Secret Six, The (1931)
“Carl, you’d better come through: Who are the secret six?”
Genres, Themes, Actors, and Directors:
Response to Peary’s Review:
While there’s nothing new under the sun here in terms of the plot — small-time slaughterhouse worker rises to the top of the crime world by killing colleagues, bribing journalists, and planting politicians — it’s all done with style and levity, and is a joy to watch. It’s also fun to see Clark Gable and Jean Harlow in two of their earlier film roles, with Gable coming across as especially charismatic. However, this film really should have a different title, given that the “Secret Six” (concerned citizens who, as Peary puts it, “look silly in their Lone Ranger masks”) only show up twice, and don’t have much to do with the overall plot.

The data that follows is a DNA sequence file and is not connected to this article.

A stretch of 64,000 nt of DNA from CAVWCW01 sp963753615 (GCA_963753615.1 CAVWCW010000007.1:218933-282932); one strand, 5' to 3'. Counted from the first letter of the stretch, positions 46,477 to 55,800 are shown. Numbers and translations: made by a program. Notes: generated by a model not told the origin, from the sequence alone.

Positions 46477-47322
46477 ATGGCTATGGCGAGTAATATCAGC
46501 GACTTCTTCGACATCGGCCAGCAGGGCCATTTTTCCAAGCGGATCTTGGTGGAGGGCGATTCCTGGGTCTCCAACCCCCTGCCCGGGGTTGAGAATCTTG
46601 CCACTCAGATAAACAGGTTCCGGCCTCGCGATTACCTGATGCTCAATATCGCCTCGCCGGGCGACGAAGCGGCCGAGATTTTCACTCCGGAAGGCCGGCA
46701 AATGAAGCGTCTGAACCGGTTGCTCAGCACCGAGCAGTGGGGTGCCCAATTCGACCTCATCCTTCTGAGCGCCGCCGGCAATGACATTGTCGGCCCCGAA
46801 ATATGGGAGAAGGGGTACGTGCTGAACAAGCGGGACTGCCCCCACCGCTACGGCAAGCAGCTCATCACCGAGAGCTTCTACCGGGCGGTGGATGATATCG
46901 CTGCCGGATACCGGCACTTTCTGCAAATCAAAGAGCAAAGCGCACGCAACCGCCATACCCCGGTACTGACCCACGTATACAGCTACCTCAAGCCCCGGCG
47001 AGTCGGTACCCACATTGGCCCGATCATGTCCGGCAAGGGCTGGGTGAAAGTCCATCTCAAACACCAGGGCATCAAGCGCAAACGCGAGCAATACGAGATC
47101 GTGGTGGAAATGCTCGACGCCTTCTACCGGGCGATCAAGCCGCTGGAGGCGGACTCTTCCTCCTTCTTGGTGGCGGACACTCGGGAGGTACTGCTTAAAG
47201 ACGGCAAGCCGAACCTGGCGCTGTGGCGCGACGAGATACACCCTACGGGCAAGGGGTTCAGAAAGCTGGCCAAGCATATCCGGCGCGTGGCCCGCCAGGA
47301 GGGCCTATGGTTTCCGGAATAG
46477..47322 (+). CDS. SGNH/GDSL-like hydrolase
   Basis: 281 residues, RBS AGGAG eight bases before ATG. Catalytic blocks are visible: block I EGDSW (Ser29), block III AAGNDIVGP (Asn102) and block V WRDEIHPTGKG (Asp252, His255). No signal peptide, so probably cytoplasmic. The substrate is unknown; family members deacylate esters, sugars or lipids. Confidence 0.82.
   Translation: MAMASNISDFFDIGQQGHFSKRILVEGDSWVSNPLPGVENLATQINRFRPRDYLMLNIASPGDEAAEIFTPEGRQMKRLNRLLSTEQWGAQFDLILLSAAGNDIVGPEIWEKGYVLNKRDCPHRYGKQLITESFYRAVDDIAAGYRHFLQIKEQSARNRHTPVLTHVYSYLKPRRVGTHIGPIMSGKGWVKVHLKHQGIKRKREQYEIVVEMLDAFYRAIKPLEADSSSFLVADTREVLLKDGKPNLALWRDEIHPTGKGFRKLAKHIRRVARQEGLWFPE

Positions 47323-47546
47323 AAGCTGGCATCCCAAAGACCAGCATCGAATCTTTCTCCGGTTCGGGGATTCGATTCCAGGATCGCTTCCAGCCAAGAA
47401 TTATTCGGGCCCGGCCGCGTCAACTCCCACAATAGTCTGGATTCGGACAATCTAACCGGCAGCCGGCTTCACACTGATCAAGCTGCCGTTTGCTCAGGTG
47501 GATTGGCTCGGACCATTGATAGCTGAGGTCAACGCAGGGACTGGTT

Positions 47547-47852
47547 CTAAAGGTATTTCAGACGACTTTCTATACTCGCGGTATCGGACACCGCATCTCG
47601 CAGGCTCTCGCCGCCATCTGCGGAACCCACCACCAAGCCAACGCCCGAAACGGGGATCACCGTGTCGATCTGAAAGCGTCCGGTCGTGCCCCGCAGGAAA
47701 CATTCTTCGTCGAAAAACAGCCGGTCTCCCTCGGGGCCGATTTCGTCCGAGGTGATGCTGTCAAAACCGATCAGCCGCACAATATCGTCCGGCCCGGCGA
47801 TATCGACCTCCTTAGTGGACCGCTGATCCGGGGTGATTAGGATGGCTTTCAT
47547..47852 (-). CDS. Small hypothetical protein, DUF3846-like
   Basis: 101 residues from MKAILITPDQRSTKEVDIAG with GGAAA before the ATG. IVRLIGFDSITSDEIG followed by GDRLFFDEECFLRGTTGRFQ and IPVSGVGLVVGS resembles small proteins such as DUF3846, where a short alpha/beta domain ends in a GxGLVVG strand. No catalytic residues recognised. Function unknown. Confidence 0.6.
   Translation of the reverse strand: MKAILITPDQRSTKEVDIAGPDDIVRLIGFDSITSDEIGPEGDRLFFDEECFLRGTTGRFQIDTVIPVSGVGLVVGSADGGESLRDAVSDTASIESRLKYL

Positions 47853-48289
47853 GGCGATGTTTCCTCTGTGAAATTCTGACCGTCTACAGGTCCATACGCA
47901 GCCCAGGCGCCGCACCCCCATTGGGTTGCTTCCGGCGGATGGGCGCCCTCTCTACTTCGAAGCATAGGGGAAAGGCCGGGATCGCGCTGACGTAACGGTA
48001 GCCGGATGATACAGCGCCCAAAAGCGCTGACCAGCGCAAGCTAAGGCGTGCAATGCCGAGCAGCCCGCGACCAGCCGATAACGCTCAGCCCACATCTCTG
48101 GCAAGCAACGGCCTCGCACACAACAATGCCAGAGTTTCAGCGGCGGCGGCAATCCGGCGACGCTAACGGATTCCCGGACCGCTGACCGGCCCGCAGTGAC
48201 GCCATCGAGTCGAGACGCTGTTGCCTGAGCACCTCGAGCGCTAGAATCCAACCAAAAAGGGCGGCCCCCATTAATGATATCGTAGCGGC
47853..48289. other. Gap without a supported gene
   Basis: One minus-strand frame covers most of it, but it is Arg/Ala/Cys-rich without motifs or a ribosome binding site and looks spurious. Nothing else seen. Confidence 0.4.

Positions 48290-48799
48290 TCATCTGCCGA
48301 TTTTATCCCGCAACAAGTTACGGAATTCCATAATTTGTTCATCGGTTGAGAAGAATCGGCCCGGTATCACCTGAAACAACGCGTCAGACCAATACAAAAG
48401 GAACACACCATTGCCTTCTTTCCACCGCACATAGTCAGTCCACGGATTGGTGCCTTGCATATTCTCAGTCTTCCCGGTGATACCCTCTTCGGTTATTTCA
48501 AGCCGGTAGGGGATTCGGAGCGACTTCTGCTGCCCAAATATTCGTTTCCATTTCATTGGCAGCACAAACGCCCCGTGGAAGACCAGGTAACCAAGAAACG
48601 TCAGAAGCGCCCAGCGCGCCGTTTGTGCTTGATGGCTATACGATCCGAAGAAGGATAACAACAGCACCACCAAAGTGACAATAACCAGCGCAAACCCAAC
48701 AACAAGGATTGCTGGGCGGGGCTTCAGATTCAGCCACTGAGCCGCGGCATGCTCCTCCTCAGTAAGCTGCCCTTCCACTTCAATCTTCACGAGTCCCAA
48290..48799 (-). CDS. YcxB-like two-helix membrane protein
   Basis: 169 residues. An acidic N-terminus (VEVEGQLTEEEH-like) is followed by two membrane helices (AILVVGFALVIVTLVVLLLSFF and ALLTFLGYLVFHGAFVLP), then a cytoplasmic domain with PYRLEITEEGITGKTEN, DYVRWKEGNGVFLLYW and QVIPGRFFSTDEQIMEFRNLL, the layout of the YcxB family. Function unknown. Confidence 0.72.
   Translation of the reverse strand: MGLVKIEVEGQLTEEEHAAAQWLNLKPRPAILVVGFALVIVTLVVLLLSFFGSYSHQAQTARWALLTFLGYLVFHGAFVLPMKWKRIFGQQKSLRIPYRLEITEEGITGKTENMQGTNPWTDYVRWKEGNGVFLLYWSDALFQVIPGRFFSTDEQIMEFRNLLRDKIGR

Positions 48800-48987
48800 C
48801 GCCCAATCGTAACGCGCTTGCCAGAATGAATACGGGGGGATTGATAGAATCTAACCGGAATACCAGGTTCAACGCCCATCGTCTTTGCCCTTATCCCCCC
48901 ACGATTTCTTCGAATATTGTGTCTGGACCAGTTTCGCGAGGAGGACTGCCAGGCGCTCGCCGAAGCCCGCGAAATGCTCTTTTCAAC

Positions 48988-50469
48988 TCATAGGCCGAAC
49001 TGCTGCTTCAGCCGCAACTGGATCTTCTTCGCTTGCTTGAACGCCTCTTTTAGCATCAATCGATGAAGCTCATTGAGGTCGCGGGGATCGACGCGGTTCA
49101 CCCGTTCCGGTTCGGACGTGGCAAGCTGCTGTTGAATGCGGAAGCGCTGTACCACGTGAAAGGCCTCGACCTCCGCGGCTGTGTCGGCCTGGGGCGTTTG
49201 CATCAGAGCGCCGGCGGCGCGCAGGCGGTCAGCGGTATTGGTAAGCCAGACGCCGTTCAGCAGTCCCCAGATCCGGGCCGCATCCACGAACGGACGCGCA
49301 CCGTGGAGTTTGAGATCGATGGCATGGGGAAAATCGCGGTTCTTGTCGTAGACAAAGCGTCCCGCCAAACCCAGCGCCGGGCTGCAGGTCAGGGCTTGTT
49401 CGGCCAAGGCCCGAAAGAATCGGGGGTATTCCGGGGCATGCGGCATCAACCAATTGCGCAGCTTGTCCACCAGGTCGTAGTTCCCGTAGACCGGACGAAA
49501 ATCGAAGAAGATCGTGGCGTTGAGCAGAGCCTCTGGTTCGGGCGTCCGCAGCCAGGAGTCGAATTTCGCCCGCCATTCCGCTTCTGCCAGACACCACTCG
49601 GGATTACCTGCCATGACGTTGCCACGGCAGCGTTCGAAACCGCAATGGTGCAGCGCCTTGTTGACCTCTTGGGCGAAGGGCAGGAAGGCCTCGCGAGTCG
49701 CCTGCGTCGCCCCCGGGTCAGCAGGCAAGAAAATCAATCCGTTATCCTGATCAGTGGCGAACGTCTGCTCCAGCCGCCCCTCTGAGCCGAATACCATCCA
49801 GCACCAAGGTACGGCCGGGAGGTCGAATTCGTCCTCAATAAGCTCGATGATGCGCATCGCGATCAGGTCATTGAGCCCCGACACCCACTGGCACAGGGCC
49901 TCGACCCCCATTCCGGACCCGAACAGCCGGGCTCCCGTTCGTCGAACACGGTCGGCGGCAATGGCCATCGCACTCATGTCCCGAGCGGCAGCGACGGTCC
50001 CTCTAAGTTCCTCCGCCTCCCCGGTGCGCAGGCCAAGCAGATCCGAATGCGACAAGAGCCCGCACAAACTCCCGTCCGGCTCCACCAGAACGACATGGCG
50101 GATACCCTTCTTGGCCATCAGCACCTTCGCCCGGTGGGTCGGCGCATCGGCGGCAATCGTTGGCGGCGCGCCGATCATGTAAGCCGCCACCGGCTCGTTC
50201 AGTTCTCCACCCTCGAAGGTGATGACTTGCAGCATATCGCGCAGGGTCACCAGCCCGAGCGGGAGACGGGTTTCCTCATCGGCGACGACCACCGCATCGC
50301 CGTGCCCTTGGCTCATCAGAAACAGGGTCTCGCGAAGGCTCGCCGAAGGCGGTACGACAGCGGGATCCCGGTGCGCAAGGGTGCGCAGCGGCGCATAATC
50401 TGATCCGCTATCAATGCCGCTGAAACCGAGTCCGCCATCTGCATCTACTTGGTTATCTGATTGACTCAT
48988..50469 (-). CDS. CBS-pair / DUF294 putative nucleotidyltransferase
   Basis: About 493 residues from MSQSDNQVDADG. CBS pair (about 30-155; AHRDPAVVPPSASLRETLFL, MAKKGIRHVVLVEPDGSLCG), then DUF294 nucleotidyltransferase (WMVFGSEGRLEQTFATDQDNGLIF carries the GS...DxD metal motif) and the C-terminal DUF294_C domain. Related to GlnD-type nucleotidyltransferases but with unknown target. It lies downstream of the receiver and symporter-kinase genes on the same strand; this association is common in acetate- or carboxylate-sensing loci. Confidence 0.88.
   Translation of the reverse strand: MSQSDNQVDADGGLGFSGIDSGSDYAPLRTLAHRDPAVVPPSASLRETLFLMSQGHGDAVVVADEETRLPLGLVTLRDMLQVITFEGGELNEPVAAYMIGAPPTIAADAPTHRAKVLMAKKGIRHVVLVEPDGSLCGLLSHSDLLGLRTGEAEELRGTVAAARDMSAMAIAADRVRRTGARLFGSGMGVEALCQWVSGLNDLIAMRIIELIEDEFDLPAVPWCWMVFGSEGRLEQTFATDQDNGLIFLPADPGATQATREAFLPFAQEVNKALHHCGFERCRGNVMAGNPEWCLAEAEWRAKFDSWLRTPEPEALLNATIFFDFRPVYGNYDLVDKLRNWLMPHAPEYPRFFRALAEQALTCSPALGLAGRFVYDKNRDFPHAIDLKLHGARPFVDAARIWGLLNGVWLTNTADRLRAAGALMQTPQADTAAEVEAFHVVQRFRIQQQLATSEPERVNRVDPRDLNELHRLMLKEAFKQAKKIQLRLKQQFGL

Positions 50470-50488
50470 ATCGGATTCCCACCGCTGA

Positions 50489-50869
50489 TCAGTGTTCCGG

Redeeming Qualities and Moments:
One thought on “Secret Six, The (1931)”
First viewing. In agreement with the assessment here; and not a must.
It’s easy to see why TCM tends to show this back-to-back with ‘Beast of the City’; they’re cut of similar cloth. I’d give ‘SS’ the edge, however. Hill’s direction is smoother and the script is tighter, more economic.
I was unaware that Hill committed suicide (after being in a bad accident) a few years after making this film. It would have been interesting to see his growth as a director.